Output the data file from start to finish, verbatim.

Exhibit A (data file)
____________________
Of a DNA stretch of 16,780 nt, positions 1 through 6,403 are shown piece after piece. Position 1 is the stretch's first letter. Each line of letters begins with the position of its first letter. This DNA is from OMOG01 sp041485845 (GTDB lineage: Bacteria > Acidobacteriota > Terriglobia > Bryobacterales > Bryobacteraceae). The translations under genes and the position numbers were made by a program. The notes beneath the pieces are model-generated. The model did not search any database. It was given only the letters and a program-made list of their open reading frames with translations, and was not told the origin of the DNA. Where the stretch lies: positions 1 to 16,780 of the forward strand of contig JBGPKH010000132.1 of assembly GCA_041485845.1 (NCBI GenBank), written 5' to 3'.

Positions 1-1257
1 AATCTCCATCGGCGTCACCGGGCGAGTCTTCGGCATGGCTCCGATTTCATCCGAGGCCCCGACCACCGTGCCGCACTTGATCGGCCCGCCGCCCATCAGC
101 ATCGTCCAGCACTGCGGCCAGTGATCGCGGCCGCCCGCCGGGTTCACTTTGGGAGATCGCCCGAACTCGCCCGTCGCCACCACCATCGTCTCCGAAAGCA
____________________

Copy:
Of a DNA stretch of 16,780 nt, positions 1 through 6,403 are shown piece after piece. Position 1 is the stretch's first letter. Each line of letters begins with the position of its first letter. This DNA is from OMOG01 sp041485845 (GTDB lineage: Bacteria > Acidobacteriota > Terriglobia > Bryobacterales > Bryobacteraceae). The translations under genes and the position numbers were made by a program. The notes beneath the pieces are model-generated. The model did not search any database. It was given only the letters and a program-made list of their open reading frames with translations, and was not told the origin of the DNA. Where the stretch lies: positions 1 to 16,780 of the forward strand of contig JBGPKH010000132.1 of assembly GCA_041485845.1 (NCBI GenBank), written 5' to 3'.

Positions 1-1257
1 AATCTCCATCGGCGTCACCGGGCGAGTCTTCGGCATGGCTCCGATTTCATCCGAGGCCCCGACCACCGTGCCGCACTTGATCGGCCCGCCGCCCATCAGC
101 ATCGTCCAGCACTGCGGCCAGTGATCGCGGCCGCCCGCCGGGTTCACTTTGGGAGATCGCCCGAACTCGCCCGTCGCCACCACCATCGTCTCCGAAAGCA